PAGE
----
But according to a study by Nicolás Ramos Gandía, a mathematics professor at the Inter American University of Puerto Rico’s Arecibo campus, crime has been in steady decline in Puerto Rico for the last two decades. By analyzing official crime statistics in Puerto Rico from 1960 to 2021, his study shows that, since 1992, the violent crime rate — defined by the number of homicides, assaults, cases of slavery, robberies and aggravated assaults per 100,000 people — has decreased steadily, reaching its lowest point in history in 2020.
Graphics by Matt Haney, GPJ
Even if violent crime rates are the lowest they have ever been, some Puerto Ricans still say they feel safer with a gun. “If more people are armed, more law-abiding people, a person who is going to commit a crime will have to think twice,” says Yomara Adrovet, a 47-year-old gun shop and shooting range owner in Bayamón.
Since the new law took effect, Adrovet says her clientele increased significantly — and diversified. “When I started, almost no women would come into the store, one maybe once a week,” she says. “Now, ladies come every day. … Almost every day, families come in.”
María Elena Ortiz Collazo, director of the Department of Criminal Justice and Public Safety at Ana G. Méndez University, Gurabo campus, says a family is most at risk once there is a gun in the home. “Where there are more arms, there are more fatalities, more suicides, more crimes against women,” she says. “It is studied, and it is proven.”
Armed with 30 years of experience as a criminal lawyer and judge, Ortiz Collazo cites studies that show that being armed makes a person more rather than less susceptible to harm. “Having a gun in the home doesn’t increase the possibilities of self-defense if you’re attacked,” she says. “A gun in the home increases the odds of… [robberies] because a firearm tends to attract robbers.”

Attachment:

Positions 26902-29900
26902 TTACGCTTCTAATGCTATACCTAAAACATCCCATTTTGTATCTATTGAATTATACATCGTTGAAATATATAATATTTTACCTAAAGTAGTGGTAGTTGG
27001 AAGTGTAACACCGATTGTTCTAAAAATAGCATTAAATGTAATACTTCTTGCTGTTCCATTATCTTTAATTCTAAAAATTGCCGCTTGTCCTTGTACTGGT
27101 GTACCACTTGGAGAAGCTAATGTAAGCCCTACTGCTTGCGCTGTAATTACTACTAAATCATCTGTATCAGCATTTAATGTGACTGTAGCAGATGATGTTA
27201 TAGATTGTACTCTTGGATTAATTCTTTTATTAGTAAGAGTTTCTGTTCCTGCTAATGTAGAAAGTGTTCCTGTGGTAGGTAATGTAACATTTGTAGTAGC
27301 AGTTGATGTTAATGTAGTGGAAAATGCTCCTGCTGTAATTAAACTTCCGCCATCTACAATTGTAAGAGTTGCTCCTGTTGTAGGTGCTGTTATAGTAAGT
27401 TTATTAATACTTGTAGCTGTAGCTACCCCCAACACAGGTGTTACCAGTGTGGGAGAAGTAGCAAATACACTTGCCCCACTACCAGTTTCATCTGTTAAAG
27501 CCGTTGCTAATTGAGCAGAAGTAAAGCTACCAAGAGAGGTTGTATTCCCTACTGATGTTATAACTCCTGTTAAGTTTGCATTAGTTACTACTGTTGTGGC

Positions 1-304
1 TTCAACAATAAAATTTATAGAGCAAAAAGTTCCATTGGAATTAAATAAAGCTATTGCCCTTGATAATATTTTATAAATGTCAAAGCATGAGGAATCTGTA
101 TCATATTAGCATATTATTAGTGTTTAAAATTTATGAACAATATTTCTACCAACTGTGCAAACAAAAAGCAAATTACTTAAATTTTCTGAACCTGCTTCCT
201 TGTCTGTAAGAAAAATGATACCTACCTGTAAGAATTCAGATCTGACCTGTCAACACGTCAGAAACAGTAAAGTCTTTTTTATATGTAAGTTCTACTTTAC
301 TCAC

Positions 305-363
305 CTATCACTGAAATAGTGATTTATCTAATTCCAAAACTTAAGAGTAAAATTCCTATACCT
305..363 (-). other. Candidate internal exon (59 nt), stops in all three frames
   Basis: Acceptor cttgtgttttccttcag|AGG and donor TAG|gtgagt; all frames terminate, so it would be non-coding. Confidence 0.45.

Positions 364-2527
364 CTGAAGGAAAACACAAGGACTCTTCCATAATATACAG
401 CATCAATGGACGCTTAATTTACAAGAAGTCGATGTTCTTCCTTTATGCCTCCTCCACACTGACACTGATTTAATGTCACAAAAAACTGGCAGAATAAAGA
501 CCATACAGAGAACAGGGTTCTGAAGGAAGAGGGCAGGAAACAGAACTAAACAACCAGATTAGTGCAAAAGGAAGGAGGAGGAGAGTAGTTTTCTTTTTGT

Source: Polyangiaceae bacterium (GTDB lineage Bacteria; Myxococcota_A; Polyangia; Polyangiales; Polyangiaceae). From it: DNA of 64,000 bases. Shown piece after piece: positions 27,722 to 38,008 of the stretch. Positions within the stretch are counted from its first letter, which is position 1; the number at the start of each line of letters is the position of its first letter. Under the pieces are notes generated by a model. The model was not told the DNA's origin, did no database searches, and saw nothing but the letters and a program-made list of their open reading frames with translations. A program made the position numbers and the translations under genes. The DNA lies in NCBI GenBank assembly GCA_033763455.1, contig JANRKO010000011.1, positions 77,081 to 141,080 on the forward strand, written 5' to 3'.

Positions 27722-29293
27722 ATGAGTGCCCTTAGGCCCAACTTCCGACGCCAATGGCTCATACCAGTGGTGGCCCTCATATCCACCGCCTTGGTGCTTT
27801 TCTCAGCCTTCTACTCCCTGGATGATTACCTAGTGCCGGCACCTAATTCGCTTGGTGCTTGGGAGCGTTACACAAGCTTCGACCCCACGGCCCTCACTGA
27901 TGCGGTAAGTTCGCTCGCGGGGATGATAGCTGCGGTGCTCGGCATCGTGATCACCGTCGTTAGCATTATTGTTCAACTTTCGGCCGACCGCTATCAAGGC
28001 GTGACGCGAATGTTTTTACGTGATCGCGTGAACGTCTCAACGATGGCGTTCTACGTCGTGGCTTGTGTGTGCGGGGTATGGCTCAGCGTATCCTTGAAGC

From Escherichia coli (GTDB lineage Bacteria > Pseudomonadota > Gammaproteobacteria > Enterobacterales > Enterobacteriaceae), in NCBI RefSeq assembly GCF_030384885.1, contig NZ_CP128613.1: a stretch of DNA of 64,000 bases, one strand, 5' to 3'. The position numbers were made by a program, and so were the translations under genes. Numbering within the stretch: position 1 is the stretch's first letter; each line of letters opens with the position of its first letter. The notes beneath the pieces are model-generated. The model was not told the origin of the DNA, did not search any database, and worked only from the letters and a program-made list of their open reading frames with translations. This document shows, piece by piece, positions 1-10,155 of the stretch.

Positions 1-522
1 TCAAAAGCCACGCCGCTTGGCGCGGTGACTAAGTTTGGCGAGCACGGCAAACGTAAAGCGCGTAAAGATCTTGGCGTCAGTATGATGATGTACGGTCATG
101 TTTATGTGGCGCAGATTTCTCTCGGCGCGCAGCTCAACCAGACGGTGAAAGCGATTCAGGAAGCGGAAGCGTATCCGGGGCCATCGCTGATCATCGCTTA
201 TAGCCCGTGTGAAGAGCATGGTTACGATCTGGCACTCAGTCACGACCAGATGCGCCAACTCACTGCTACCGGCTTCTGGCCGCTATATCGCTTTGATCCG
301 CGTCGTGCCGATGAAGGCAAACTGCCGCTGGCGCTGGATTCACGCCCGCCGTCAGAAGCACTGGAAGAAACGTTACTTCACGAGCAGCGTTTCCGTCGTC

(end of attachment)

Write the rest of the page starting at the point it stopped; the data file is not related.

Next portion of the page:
But at Adrovet’s shop, customers are increasingly interested in learning about self-defense. “We can’t have a police officer around all the time,” she says. It turns out, however, that Puerto Rico’s police department is among the largest in the United States. With 3.9 law enforcement employees for every 1,000 residents as of 2020, the department’s number of officers per capita is above the U.S. national average for jurisdictions with more than 250,000 people.
Even so, the legislature in 2020 approved a budget of $940 million for police, or around $286 per capita, while most states spent an average of $375 per capita on police.
Adrovet doesn’t think Puerto Ricans have reason to fear mass shootings despite the surge in civilian gun ownership. Puerto Ricans have a different culture, she says, and violence here is more often related to crime and drugs.
Alexis Torres, secretary of the Puerto Rico Department of Public Safety, says the government is training police officers to respond to mass shootings, just in case. “We’ve entered agreements with Louisiana State University and we’re receiving training to certify instructors of the Puerto Rico Police Department,” he says.
Despite the risks, Marrero Lebrón, the restaurant owner, believes a firearm will protect his business and family. “If it weren’t for that reason,” he says, “believe me, I wouldn’t have it.”
Coraly Cruz Mejías is a Global Press Journal senior reporter based in Puerto Rico.
Shannon Kirby, GPJ, translated this article from Spanish.